From the Eparchy of Passaic
A Message from Bishop Andrew
From a recent The Shepherd Speaks... [Eastern Catholic Life - newspaper of the Eparchy of Passaic], The Pastoral Reflections of Bishop Andrew.
As we go through life we experience pains, hurts, sorrows and grief. We can accept them or resent them. If we accept them we bear them with courage and patience and we can even profit by them. If, however, we resent them we can easily become bitter and cynical about everything.
We can become envious and hate others for the happiness they have. Resentment will not heal us of our pain, instead, it will destroy our relationship with God our loving Father. In this light, we can even grow to see God as unjust and cruel. Our questions will be, "Why should this happen tome? What have I done that God should punish me in such a manner?" The resentful person rebels against God. Our Lord and Savior said that the kingdom of God is within us, but we must remember that the kingdom of hell can be there, too.
Circumstances alone do not make us happy or unhappy. The way we react to these circumstances determines our happiness. In all the suffering experience throughout life we can react in one of two ways: either we can accept or we can resent.
As Christians we must accept our, pain, hurt, sorrow and grief and say to ourselves, "It is so, it cannot be otherwise." As we reflect on our own lives, we are aware that we encounter many situations that cannot be otherwise, such as accidents and illness, privations and disappointments, separations and bereavements, the results of our many mistakes and personal sins. We say to ourselves, "Well, that is the way things are," and patiently and courageously we must face and accept them. We should endeavor to adjust to them; to refuse to be overwhelmed by them; and above all, as far as we can, to profit by them. We are stronger than we think, and we have hidden, God-given resources of strength and courage which will carry us through our difficult times. Let us not react to our many difficulties of pain, sorrow and grief with resentment or self-pity, but with acceptance.
Christian acceptance means more than just, "It is so." We must learn from the example of Mary the Mother of God, as we read in the Gospel of Saint Luke, regarding the announcement of the birth of our Lord and Savior, "The angel went onto say to her, ‘Do not fear, Mary. You have found favor with God. You shall conceive and bear a son and give Him the name Jesus.’ And Mary said to the angel, ‘How can this be since I do not know man?’ The angel answered her, ‘The Holy Spirit will come upon you and the power of the Most High will overshadow you; hence the holy offspring to be born will be called Son of God.’" Mary in complete resignation and acceptance said, "I am the servant of the Lord. Let it be done to me as you."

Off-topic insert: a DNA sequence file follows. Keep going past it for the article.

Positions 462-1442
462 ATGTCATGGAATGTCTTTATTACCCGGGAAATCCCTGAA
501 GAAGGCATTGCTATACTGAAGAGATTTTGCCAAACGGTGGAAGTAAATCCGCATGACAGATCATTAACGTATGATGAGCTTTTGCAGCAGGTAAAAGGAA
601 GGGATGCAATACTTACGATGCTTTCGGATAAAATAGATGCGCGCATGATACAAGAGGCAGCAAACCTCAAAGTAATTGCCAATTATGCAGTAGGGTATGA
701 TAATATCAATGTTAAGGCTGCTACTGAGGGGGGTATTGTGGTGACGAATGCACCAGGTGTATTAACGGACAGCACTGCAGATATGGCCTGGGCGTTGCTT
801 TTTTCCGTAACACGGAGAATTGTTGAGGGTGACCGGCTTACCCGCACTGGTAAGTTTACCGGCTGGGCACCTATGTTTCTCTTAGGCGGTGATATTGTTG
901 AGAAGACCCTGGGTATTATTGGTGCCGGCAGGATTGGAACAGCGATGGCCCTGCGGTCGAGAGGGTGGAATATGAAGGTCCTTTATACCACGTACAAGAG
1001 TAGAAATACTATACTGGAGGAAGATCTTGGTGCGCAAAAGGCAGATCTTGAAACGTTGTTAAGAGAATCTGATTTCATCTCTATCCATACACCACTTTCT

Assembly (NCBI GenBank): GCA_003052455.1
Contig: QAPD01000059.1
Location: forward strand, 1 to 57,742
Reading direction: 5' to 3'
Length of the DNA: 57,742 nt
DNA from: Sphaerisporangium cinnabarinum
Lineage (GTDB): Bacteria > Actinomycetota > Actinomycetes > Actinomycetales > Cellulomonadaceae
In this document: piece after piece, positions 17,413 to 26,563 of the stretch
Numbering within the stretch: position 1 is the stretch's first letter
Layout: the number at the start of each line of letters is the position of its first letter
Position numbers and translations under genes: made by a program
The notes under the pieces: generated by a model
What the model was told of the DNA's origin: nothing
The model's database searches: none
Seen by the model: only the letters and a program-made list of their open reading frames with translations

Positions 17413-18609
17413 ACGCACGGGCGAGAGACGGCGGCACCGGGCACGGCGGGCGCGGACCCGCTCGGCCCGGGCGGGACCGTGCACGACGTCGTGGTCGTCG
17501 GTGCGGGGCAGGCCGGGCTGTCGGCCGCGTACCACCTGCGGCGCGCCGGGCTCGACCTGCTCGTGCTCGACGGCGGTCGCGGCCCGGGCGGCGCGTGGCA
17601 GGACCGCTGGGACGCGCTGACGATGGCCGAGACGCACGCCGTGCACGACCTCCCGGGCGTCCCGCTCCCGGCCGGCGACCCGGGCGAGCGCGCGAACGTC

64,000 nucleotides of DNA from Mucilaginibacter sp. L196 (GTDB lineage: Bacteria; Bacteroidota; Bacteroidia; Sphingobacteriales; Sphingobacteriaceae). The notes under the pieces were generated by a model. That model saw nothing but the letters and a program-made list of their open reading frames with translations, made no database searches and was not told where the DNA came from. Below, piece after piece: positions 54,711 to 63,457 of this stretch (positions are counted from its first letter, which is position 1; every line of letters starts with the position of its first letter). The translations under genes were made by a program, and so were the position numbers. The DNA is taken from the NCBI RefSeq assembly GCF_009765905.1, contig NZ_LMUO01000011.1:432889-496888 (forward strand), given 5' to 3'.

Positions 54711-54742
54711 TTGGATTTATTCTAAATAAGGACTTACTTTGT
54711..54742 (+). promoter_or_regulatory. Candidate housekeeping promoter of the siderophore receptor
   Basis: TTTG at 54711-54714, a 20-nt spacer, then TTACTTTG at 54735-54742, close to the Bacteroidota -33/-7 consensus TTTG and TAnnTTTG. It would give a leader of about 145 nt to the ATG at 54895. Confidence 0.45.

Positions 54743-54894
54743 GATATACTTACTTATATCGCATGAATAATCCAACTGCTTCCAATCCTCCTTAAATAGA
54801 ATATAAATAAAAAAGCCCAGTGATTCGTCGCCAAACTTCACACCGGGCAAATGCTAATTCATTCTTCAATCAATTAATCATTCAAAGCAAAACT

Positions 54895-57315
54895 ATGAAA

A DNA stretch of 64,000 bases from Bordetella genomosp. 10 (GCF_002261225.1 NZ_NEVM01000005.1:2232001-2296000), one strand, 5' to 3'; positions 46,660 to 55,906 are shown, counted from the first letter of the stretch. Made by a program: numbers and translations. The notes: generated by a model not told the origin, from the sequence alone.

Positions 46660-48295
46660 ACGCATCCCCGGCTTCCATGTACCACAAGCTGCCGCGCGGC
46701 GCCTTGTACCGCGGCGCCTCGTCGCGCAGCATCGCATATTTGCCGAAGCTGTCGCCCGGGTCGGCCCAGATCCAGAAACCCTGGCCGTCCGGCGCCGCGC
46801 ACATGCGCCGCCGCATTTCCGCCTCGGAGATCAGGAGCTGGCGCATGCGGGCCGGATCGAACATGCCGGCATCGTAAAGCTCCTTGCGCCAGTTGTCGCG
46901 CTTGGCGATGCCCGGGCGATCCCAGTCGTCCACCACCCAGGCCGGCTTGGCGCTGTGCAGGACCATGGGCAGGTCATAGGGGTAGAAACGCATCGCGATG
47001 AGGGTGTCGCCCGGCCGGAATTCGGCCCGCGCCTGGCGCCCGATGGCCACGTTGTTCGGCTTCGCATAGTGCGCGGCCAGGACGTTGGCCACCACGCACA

In the same Gospel, our Lord and Savior, prayed as He experienced the agony in the garden, "Father, if it is Your will, take this cup from Me; yet not My will but Yours be done." Our acceptance must be the willing submission to God’s will. It is, above all else, God’s will for us to have happiness - both here and in the age to come. God’s will, however, is often obstructed. Saint Luke also speaks of Christ’s lamentation over Jerusalem which obstructed God’s will, "Coming within sight of the city, He wept over it and said, ‘If only you had known the path to peace this day; but you have completely lost it from view!’" (Luke 19: 4 1-42)
Christian acceptance of whatever God wills or permits can bring us true peace. To prepare our-selves to accept the many heavy burdens of pain, suffering, sorrow and grief that will confront us as we journey through life, let us begin now to patiently accept the small everyday difficulties, annoyances and frustrations.
For the bishop, as God’s steward, must be blameless; he must not be arrogant or quick-tempered or addicted to wine or violent or greedy for gain; but he must be hospitable, a lover of goodness, prudent, upright, devout, and self-controlled. He must have a firm grasp of the word that is trustworthy in accordance with the teaching, so that he may be able both to preach with sound doctrine and to refute those who contradict it.
— Titus 1:7-9
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Circumstances alone do not make us happy or unhappy. The way we react to these circumstances determines our happiness.
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